Foreign interests in SL mustn’t impede progress made with health and public welfare

Friday, 27 August 2021 00:00 -     - {{hitsCtrl.values.hits}}

  • Growing incidents of smuggling of Chinese cigarettes raises concerns

By Kumar Ranaweera

The illicit tobacco market in Sri Lanka has achieved exponential growth in recent years, and any effort to allow foreign cigarettes into the market – particularly from markets like China – will only serve to exacerbate the problem


China’s growing political and economic influence over Sri Lanka shifted the balance of trade between the two nations that dates back to the 2nd century AD. With the growing Chinese workforce in the island, the products and services targeting the wants and palate of the mainland’s consumers have also risen significantly. 

A trade deficit with China can no longer muster a concern, as almost every consumer item in the world now hails from China. Free trade offers enhanced choice, competition and value to enterprises and consumers alike, birthing innovation and opportunity across all sectors. But, can open trade be welcome for products posing harm to human health? 

With over 6,000 Chinese nationals now domiciled in the country, over the past decade Sri Lanka witnessed a steep increase in attempts to smuggle Chinese cigarettes. The popular notion is that the smuggling was driven by the Chinese nationals’ preference for their local flavoured cigarettes. Notwithstanding concerns for flavour, the most appealing factor for Chinese cigarettes is cost. In China, a pack of premium cigarettes is not more than $ 4, whereas here in Sri Lanka it’s as much as $ 7. ‘Sri Lanka Police hunt for Chinese national smuggling cigarettes’ was a popular headline in pre-pandemic times, as fines imposed for smuggling were hardly a cause for deterrent. 

The Chinese wave

Constant crackdowns, confiscations, and onset of the pandemic have hardly dissuaded attempts to smuggle cigarettes into the market. Since June 2020, authorities have confiscated over 600,000 cigarette sticks smuggled into Sri Lanka from China. Early last year, SLPP Parliamentarian Dr. Wijeyadasa Rajapakshe stressed the need to increase fines on illegally imported cigarettes, as the maximum fine for such an offence is Rs. 1 million irrespective of the number imported.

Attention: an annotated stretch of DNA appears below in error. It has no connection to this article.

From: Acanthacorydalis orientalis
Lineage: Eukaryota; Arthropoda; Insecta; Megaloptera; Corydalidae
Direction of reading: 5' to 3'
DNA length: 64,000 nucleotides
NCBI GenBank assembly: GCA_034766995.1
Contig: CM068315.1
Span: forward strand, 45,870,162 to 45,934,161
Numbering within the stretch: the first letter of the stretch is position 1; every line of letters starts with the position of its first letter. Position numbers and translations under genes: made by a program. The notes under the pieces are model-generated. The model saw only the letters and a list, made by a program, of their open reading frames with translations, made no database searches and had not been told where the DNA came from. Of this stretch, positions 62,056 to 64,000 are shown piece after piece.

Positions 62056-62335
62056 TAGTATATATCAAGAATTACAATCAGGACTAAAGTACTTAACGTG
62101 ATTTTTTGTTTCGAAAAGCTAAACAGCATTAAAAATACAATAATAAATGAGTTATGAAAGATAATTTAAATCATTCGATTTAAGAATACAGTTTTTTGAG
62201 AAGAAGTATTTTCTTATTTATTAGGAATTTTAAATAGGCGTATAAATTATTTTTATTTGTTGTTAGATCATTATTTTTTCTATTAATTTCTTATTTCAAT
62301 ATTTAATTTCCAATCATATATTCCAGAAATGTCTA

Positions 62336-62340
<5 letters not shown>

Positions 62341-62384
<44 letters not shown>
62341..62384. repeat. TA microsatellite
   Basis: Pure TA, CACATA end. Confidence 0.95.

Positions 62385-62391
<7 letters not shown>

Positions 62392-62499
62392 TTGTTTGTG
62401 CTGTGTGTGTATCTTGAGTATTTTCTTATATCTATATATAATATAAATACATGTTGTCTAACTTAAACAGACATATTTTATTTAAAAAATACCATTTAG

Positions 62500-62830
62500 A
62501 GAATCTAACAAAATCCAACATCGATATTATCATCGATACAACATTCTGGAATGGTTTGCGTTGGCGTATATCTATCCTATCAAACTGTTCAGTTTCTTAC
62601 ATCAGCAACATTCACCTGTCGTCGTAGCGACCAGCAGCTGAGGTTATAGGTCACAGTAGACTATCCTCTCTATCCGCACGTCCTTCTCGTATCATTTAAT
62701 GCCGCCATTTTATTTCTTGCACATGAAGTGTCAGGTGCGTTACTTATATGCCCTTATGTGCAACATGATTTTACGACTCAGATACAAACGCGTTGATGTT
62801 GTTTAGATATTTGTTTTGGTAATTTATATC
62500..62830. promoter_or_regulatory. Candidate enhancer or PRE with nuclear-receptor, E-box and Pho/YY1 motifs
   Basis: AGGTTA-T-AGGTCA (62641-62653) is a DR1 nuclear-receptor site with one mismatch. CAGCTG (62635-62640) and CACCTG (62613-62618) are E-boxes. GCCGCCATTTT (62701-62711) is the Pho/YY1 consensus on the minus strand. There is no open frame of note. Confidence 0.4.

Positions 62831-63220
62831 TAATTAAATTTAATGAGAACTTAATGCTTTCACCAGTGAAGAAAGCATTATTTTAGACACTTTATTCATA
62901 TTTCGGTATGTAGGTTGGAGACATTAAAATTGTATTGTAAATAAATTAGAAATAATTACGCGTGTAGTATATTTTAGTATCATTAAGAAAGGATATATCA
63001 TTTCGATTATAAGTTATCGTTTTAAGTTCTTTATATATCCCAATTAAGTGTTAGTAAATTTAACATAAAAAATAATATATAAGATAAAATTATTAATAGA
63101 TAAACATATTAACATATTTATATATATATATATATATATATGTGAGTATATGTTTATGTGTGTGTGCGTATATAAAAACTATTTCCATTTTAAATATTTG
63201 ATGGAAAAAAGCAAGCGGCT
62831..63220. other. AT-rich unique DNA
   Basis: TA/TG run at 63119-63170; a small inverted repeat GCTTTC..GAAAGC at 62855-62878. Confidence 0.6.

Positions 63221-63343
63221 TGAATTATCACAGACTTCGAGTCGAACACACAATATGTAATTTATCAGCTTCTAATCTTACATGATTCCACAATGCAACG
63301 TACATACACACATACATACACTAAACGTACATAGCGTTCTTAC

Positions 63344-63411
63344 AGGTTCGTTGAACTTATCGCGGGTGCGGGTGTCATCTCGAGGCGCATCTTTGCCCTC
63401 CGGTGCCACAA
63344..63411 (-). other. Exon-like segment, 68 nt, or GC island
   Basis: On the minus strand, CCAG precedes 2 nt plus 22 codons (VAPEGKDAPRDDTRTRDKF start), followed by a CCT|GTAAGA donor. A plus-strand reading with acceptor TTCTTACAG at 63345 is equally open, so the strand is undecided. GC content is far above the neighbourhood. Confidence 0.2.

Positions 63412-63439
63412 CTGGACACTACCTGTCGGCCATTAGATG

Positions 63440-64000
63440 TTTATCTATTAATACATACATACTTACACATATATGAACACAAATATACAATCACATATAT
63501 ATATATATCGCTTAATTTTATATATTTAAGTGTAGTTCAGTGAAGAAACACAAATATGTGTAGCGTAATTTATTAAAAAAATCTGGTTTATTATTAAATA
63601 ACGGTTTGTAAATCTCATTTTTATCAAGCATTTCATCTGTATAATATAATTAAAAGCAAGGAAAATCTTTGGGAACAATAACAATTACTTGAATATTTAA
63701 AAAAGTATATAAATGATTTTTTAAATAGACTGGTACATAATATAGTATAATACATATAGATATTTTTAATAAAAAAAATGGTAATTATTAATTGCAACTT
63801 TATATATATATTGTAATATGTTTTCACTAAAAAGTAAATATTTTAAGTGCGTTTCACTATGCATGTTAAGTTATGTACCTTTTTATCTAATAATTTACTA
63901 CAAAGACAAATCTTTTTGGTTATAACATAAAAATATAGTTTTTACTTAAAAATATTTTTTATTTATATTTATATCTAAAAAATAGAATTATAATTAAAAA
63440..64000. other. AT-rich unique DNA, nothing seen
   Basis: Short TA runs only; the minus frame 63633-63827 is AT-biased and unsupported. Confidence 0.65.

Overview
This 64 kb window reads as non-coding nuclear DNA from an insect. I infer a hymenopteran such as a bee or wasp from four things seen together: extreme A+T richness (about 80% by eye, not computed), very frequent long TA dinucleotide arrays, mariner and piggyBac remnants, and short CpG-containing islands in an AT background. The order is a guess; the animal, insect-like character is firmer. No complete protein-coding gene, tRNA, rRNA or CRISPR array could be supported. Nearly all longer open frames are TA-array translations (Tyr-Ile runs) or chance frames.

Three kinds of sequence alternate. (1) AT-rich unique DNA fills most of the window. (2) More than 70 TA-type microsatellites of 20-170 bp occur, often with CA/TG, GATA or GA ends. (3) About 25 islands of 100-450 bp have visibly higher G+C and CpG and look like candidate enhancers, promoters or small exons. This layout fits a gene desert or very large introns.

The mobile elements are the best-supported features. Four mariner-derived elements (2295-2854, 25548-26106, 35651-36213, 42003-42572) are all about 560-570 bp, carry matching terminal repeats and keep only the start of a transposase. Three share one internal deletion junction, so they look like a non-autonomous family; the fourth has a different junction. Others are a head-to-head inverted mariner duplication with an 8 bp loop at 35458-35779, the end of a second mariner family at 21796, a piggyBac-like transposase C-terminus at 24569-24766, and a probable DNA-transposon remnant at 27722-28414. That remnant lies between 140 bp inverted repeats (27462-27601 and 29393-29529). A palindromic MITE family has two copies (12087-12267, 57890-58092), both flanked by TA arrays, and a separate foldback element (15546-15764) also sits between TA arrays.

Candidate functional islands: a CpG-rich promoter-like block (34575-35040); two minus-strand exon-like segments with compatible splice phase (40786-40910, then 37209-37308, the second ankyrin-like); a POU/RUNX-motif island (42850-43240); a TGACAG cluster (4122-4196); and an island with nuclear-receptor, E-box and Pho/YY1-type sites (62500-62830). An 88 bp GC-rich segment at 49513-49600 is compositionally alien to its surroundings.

He added, the cost to import a cigarette from China is not more than Rs. 2.00, and racketeers could earn up to Rs. 400 million should they successfully clear a 40-foot container of cigarettes. The revenue loss to the Government is significant in addition to ill-effects on society. 

Sampling and consuming foreign products during travel overseas is popular practice amongst travellers and expatriates. There is a wide range of locally manufactured cigarettes already available in the market, so what deters Chinese from smoking them? It comes down to a matter of cost. Sri Lankan cigarettes are amongst the most expensive in the world, and Chinese smokers in the island want access to cheaper, illegal alternatives. Sri Lanka is also a preferred destination for cigarette smugglers from other parts of the world, and this again is due to its low cost-high returns nature. 

What the Government needs to do to control the situation is revisit and review its regulations and control measures listed to deter smuggling. This is in addition to strengthening its intelligence and detection mechanisms at ports of entry. Smuggling poses serious risks to Government revenue, and with over 730 million sticks estimated to enter the country illegally, this translates to over Rs. 38 billion in losses annually. With Chinese interest in the country rising exponentially with the Port City project and other endeavours around the island, the Government must take measures to safeguard its earnings from the tobacco industry, and not allow it to be diluted due to large-scale smuggling.